What are the uses of a trust?
Protecting Your Assets Using Sound Legal Techniques!
Philosophically a trust is used to seperate ownership from beneficiary for the purpose of protection. Protection might be from creditors or protection from mismanagement for the safekeeping of assets and protection of minor children, the disabled or another designated beneficiary likely a family member or loved one.
Trusts protect the beneficiary. The beneficiary of the trust can be anything imaginable (or legal). Animal care, upkeep of art collections, maintenance of estates, disabled persons, children, spouses and not for profit companies are all examples of beneficiaries and the benefit use of trusts. These are only a few of the many examples, but most common is the use of a trust for the care of children.
A trust set up for the benefit of minor children can avoid the necessity of further legal proceedings, such as the appointment of a conservator. A conservator is someone who is appointed by the court to control the assets of minor children. Conservators are restricted by law and must be bonded and file annual accountings with the probate court.
In establishing a trust, the trustor selects a trustee and specifically instructs the trustee on how the assets will be used for the beneficiary. A trust for the benefit of minors often takes effect when both parents have died. It is usually set up to provide for the support, care and education of the children until they have reached the age set by their parents to actually receive the assets being held by the trustee.
Putting property in trust transfers it from your personal ownership to the trustee who holds the property for you. The trustee has legal title to the trust property. For most purposes, the law looks at these assets as if they were now owned by the trustee. For example, many trusts have separate taxpayer identification numbers. But trustees are not the full owners of the property. Trustees have a legal duty to use the property as provided in the trust agreement and permitted by law. The beneficiaries retain what is known as equitable title, the right to benefit from the property as specified in the trust.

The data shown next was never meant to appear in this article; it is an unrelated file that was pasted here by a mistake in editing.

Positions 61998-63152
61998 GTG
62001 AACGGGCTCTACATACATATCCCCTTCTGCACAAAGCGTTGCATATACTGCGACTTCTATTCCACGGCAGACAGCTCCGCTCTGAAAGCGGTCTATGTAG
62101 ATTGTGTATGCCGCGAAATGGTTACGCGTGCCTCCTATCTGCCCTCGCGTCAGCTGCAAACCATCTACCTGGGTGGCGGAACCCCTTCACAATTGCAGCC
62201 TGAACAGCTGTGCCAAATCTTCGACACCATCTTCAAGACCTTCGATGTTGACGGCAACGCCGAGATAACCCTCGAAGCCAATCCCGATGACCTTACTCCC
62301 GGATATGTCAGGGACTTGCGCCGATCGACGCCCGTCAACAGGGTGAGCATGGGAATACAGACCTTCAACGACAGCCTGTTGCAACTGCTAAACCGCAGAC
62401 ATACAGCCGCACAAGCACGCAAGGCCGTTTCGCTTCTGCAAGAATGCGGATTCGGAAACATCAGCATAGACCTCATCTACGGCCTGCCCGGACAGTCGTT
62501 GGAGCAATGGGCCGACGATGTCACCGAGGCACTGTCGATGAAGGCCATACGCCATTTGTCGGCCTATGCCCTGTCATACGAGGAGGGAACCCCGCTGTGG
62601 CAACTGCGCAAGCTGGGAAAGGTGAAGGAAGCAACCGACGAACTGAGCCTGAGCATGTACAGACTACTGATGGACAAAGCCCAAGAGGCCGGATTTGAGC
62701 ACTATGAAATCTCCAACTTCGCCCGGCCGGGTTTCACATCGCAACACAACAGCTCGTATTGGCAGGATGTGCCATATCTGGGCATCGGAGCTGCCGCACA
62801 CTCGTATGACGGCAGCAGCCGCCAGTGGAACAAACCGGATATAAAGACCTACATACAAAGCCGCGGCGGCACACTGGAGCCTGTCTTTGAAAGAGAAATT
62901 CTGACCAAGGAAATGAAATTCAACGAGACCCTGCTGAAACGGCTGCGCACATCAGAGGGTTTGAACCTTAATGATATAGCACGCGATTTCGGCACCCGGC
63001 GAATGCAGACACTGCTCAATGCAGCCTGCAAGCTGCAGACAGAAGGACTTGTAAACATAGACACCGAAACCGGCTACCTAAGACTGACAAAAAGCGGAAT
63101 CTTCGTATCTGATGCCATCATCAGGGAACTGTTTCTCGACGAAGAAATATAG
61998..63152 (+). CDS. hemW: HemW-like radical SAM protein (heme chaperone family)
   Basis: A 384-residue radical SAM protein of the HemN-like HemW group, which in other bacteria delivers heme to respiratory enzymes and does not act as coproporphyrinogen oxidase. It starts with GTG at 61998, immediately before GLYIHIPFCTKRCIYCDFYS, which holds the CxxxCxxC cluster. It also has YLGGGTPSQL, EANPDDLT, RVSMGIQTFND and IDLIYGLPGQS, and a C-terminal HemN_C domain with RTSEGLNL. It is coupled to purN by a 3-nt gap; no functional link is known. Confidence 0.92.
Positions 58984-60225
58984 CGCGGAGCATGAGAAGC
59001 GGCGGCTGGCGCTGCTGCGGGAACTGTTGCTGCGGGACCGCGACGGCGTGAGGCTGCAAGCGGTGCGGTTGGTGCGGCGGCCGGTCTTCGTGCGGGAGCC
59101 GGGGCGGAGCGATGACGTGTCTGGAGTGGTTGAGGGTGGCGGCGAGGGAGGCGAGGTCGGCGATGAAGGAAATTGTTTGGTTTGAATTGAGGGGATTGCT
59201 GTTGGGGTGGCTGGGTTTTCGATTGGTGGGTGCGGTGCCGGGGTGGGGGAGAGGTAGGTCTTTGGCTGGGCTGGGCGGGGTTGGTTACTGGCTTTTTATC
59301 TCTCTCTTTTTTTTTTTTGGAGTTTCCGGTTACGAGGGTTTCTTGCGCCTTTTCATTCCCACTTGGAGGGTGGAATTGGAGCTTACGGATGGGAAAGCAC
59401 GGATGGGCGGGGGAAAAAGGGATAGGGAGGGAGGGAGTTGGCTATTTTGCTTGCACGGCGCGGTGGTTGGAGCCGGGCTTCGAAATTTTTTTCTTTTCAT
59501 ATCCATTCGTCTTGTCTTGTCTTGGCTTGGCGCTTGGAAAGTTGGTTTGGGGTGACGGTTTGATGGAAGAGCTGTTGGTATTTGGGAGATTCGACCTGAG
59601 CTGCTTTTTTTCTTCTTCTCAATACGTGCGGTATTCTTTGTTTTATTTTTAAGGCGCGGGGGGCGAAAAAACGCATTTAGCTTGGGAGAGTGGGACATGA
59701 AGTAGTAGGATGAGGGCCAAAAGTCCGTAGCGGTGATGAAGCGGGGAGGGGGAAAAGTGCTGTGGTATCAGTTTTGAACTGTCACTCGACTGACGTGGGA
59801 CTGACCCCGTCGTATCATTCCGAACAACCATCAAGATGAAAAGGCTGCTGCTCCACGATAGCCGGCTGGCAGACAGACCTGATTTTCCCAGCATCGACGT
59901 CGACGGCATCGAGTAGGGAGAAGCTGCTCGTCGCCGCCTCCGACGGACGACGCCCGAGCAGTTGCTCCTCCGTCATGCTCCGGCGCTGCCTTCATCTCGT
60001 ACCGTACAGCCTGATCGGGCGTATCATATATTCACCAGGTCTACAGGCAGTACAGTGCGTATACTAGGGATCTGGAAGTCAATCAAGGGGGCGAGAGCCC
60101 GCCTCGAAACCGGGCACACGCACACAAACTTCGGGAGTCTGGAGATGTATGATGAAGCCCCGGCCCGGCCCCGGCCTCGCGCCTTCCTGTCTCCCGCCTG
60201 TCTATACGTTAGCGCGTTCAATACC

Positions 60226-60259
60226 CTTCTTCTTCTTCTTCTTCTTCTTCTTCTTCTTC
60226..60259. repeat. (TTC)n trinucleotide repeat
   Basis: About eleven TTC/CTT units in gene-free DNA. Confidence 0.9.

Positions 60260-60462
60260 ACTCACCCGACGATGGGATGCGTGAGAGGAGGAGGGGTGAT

The donor may retain control of the property. Putting assets “in” a trust does not mean that they change location. Think of a trust, instead, as an imaginary container. It is not a geographical place that protects your car, but a form of ownership that holds it for your benefit. On your car title, the owner blank would simply read “The Mr. Smith Trust.”
After your trust comes into being, your assets will probably still be in the same place they were before you set it up–the car in the garage, the money in the bank, the land where it always was–but it will have a different owner: the Mr. Jones Trust, not Mr. Jones.